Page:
According to 2018 data from Glassdoor, and an aggregation of data from Glassdoor and Robert Half compiled by Justin Baker for 2017 salaries, UX designers on average can expect the following salary ranges:
A junior UX designer typically has 0-2 years of experience. This can be someone just out of school or someone who has switched careers but is in their first UX design job.
A junior UX designer salary ranges broadly, but the average for 2018 is $81,000.
- $56,000 — $100,000 starting salary for 2018
- $77,000 median salary for 2017
- $81,000 median salary for 2018
The majority of junior-level designer positions require internships and/or a portfolio. Having internship experience can help you get to the higher end of the salary range.
Mid-level designers typically have 2-6 years of professional design experience and their starting salaries range by approximately $50,000. On average, a mid-level UX designer can expect to start at around $100,000.
(Source: Glassdoor | 4-6 years of experience)
Mid-level designers are the most sought-after UX professionals, which may help explain the broad range in starting salaries.
- $69,000 — $121,000 starting salary in 2018
- $86,000 median salary for 2017
- $99,000 median salary for 2018
Both tech and non-tech companies are currently recruiting heavily for mid-level UX designers, so if you’re a UX designer with a few years of experience, you’re in a great spot.
Senior UX designers have 6-10 years of experience and typically have a defined UX specialty—mobile, web, or IoT, among others. Senior UX designers are often brought in when companies are looking to rebrand their site or launch a new platform. They are expected to require little to no training and thus hit the ground running. The average senior UX designer salary is $104,580.
- $74,000 — $128,000 starting salary in 2018
- $103,000 median salary for 2017
- $105,000 median salary for 2018
In 2018, there has been an increase in demand for senior designers and this trend is expected to continue.
Principal UX Designer:
The best way to think of a principal UX designer is as the CEO of the design team: it’s the highest level that an individual designer can obtain and requires extensive proven experience.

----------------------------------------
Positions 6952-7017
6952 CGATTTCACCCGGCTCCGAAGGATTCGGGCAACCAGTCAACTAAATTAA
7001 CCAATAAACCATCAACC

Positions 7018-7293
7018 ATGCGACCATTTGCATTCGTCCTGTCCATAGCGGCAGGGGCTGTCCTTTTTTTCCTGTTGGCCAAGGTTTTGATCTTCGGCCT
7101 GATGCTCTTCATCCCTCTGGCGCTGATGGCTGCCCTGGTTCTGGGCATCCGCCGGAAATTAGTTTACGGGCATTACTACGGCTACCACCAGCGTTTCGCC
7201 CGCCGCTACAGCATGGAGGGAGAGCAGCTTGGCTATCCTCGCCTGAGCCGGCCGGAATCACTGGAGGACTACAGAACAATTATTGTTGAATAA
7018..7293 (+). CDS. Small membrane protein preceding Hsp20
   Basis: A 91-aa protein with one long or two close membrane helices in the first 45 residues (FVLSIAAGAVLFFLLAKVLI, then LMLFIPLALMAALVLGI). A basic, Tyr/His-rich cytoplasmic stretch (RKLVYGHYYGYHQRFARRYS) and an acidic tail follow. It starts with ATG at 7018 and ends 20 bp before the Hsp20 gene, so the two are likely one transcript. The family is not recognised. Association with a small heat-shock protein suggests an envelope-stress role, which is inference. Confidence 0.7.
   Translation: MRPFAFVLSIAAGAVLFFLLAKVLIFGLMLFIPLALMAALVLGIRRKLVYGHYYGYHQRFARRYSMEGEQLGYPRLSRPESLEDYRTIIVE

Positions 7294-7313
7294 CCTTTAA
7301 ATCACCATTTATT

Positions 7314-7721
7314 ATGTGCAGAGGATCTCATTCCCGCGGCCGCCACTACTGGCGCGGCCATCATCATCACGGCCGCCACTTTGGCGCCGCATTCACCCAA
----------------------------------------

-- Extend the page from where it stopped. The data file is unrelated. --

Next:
A principal UX designer is someone with 10 or more years of experience. Typically (though not always), he or she is an expert in one field of UX. Principal UX designer is a relatively new title, and thus research on salaries varies greatly. According to Glassdoor, the average starting salary for a principal designer is $110,000, but according to Payscale the average is closer to $140,000 and varies as follows:
- $110,000 — $180,000 starting salary in 2018
- $110,000 median salary for 2017
- $137,000 median salary for 2018
While small and mid-sized companies typically have one principal UX designer, large tech companies have multiple, with each principal focused on a different channel.
How to Make Sure You’re at the Top End of the Salary Range
As you can see, starting salaries for UX designers vary greatly, no matter the title. If you want to make sure you’re at the high end of the salary spectrum, the first step is having a handle on the UX design process, but there are a few additional things you can do:
- Intern: If you’re just starting out in UX, make sure you have internship experience. This will not only make you more attractive to potential employers, but it will boost your portfolio with real-life experience.
- Sharpen Your Skills: While it’s helpful for more senior UX designers to be specialized in one channel or skill set, junior and mid-level designers should get as much experience as possible. John Dennehy, founder and executive chairman of Zartis, an IT recruitment company, recommends getting experience in mobile and Saas. Dara Boland, principal consultant in UX at Morgan McKinley, agrees that it’s imperative for UX designers to have broad skill sets. He says that visual design is the most sought-after skill, as well as interaction design and usability skills.
- Stay Up to Date With Trends: As the design world is ever-changing to keep up with evolution in technology, it’s imperative for UX designers to stay abreast of trends. Otherwise, people won’t want to use their products. A few popular sites for UX designers include Smashing Magazine, UX Collective, and UX Planet.
UX design is one of the most in-demand jobs in the U.S. right now and salaries reflect that. Markets with the most job opportunities include Silicon Valley, New York, and Texas, but many UX designers are freelance, so the opportunity to work remotely or jump from one city to another exists. Young designers are encouraged to get as much experience as possible across a wide variety of channels and programs. Senior designers, however, should focus on one specialty (but still have experience in others).
Many UX designers are actually self-taught. If you’re considering a career change, take a look at Springboard’s Guide to UX Design Jobs and learn more about the day-to-day life of a UX designer. If it’s something you want to pursue, consider Springboard’s UX Bootcamp Career Track, a mentor-guided bootcamp with a job guarantee.